Sick with the kind of fever that makes you grateful
for everything, I asked for the Moonlight Sonata
and he put it on and I lay on the couch and drank
orange pineapple mango juice, which was the best
juice ever, even though it was just Dole and not
organic and from a plastic-lined cardboard carton
probably leaking pthalates. I couldn’t taste them.
I lay there with tears dripping into my ears saying
it’s so beautiful while he made coffee and toast
with honey. It’s easy to fall in love with heat
when you have a fever and believe you’re freezing.
The same with hypothermia, when you’re so cold
you start to burn, and strew your clothes over the snow
as though death is a bedroom you’re swept into
by a passion so strong you don’t care what thread
and buttons you scatter behind. Why is even
temperature so unreliable? And why was that bird
in his yard a lesser goldfinch, when it was perfectly
yellow and lovely? And why are the Antilles
lesser? Aren’t they really less than lesser,
since Antillia doesn’t exist and never did—
like the Fortunate Islands, the Isles of the Blest?
Antillia means island of the other or opposite island
or the inaccessible, meaning, of course, you, or
hell is other people, or, as it was meant, hell is
the otherness of people, meaning not the individual
you—don’t worry, I’m not writing about you—
you don’t exist except as a phantom island, sorry.
If I were a bird, I might be the lesser Henrietta,
but at least not the least. Though if you judged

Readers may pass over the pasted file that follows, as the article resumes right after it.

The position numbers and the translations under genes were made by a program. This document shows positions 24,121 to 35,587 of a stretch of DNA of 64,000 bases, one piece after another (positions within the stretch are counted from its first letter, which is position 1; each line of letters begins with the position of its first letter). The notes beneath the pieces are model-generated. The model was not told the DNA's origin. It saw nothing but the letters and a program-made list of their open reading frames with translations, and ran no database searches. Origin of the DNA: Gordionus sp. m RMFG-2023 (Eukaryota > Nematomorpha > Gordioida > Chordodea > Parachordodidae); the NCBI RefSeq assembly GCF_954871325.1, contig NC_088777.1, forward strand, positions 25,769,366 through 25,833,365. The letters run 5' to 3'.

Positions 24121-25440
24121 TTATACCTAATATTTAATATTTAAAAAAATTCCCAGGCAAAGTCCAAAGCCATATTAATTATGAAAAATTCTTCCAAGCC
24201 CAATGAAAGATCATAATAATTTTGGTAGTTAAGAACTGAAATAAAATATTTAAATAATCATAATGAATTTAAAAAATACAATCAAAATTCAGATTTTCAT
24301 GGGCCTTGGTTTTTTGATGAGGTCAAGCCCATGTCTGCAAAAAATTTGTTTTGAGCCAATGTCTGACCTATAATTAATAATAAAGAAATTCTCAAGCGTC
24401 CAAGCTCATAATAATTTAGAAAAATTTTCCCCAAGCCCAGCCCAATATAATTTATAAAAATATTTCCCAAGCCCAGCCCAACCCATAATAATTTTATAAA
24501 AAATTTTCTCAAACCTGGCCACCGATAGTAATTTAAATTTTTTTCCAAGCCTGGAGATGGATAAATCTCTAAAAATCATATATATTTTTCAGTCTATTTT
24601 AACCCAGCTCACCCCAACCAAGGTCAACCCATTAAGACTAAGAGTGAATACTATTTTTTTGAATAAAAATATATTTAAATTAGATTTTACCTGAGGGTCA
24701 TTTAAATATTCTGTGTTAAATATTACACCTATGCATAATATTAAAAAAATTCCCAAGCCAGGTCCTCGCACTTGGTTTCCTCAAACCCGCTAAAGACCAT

my worth based on how little you had to work
to have me, you might understandably call me so.
To be just given something of value—like the car
my ex-husband’s parents gave him after he drove
his off a cliff. The idea that someone might give me
a car I didn’t have to work for all year in a greasy
fried chicken place—if I had known, all along,
that it was so easy. I felt duped. It’s different
kinds of work—to obtain, to sustain, to validate,
like parking. To keep my bad opinions to myself.
It was knapweed honey, that morning, from a noxious
weed whose roots displace the native nectar-producing
blooms, diminishing the realm of the bees,
while the bees make the sweetest, clearest honey.
Henrietta Goodman is the author of three books of poetry: All That Held Us (BkMk Press, 2018), Hungry Moon (University Press of Colorado, 2013), and Take What You Want (Alice James Books, 2007). Her poems have recently appeared in Terrain, The Fourth River, New Ohio Review, The American Journal of Poetry, Western Humanities Review, and other journals.